I have found that clients generally can’t cope with waiting so long for the homepage, and often can’t or won’t approve other design without seeing how it would work with the homepage context. This doesn’t necessarily make for the best possible process, but it seems to be the way to achieve the best result most efficiently.

    I can’t agree more with the philosophy of starting with the page at the deepest layer – too often these are left way to late, resulting in poor design and even worse information architecture.

  15. An alternative to displaying the newest content in a prime spot on your home page is to give users what they want most. What are they coming to your site for? What’s the most popular section of the site? For example, on a site I worked on, most of our traffic went to the discounts section. Rather than frustrate users by hiding this two levels down, we redesigned the site and made discounts a prominent link on the home page. This proved very successful – it was user-oriented design.

    However, this change generated some internal debate – shouldn’t the site reflect the organization’s priorities versus what users wanted to see? It’s an interesting debate and really depends on the site’s mission and audience. Is your internal audience more important than your external one? Your internal audience is right down the hall compared to your users which are more of an unseen mass. Obviously, a site’s users are the most important but that can be a tough sell with the people who sign the checks 😉

    On sites I’ve worked on the criteria for the “what goes on the home page” question usually ends up being a compromise between internal and external audiences. There are certain things that we want people to know about (our new CEO) versus what they’re coming to our site about (the free stuff). It’s important to have some sort of “defensible criteria” for what goes on the home page so that the page doesn’t get cluttered up with everyone’s links and buttons.

    Really useful article.

  16. What do you think the function of navigation is, and what types of navigation tend to be succesful? For instance, css drop-down navigation has the advantage of giving quick links to the second or third level of a site, but the disadvantages of having hidden information (that appears when you mouse over), information overload (the drop-downs might link to 20 or more sections), and be physically difficult to mouse through (a javascript delay that keeps the menu displayed for a second or two when the mouse leaves it can help usability).

    Should there be more than one way to navigate to the same place on a site? A List Apart’s “Topics” navigation allows this, but unlike the global navigation, provides no feedback (when you are in the “design” section, the “design” link looks like the other links, and even stays clickable).

    It is easy to underestimate the trauma of navigating even an excellently designed site. You provided such clarity of thought in your home page article, I’d be very interested in your ideas on the goals of a site’s navigation!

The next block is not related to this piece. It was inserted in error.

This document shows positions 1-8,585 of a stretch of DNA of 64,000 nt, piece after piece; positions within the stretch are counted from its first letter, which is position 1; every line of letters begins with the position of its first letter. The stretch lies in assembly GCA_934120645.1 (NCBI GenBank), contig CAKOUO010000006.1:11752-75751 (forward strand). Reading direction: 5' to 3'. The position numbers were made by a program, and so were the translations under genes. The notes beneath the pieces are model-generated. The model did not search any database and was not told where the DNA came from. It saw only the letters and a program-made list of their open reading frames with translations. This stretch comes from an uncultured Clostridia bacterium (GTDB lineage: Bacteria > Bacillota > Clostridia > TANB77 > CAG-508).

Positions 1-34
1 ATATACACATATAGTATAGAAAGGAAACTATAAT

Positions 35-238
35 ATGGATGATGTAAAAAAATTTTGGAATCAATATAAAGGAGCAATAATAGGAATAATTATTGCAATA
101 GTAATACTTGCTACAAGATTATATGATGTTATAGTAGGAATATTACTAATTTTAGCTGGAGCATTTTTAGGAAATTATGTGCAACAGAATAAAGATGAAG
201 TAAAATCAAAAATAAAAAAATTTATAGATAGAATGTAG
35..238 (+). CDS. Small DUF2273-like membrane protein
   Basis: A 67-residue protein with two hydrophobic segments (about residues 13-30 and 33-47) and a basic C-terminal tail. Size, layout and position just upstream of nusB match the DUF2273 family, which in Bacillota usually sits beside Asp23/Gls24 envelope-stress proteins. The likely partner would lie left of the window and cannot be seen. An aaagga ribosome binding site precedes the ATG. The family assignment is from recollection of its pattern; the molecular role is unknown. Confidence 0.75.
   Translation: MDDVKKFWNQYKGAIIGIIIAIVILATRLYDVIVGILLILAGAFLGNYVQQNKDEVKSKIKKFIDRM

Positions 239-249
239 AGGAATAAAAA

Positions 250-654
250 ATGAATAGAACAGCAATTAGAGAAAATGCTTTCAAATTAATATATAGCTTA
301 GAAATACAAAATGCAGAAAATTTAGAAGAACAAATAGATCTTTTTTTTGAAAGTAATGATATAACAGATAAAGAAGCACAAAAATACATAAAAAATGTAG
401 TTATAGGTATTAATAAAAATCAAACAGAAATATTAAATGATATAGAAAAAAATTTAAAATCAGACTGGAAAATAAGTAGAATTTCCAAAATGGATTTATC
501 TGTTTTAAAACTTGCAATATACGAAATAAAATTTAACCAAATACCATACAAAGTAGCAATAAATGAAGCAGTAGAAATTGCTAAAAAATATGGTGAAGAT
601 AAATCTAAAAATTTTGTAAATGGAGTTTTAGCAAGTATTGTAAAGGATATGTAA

17. bq. What do you think the function of navigation is, and what types of navigation tend to be succesful?

    My preferred method, with a large multi-layered site, would be to have the navigation for the whole site (or at least for the top 2 levels, maybe 3) in nested lists. Make these into popup menus with CSS and JS to back it up.
    Then – this is where it gets clever – pull the current section out of the dropdown altogether with an id=”currentsection” on the sub-

      , and position it on the page so that it is always there.

      That way, even for people who are unable to use the dropdown menus, they can navigate to the main page in each section and then follow a link from a static menu to pages within that section. And the only thing you have to do is to move the id=”currentsection” on each page – everything else stays exactly the same across the whole site.

      This also helps make it clear to visitors where they are on the site.

  18. It’s funny you mention flock as a site with a good homepage, because the few times I checked the site out, I did have the feeling of ‘what IS this thing?’?

    The site says it’s a browser. Ok. Then it is stated that it offers tools, ok. But what are those tools? What can I do with them? Why is flock better then the next thing? These questions aren’t being answered right away, except in very broad and vague terms.

    Good article otherwise 🙂

  19. This will be helpful for sharing with the Head of Computer Services (and website administrator) where I work. He considers himself a big proponent of Web 2.0, and I thought I was, too.

    But now he’s using our pre-roll-out user studies to argue against including a news section on the homepage, because users didn’t specifically ask for a news section. This sounds like faulty logic (and bad marketing) to me. I mean, they probably didn’t ask for a company logo, either, but of course we have one.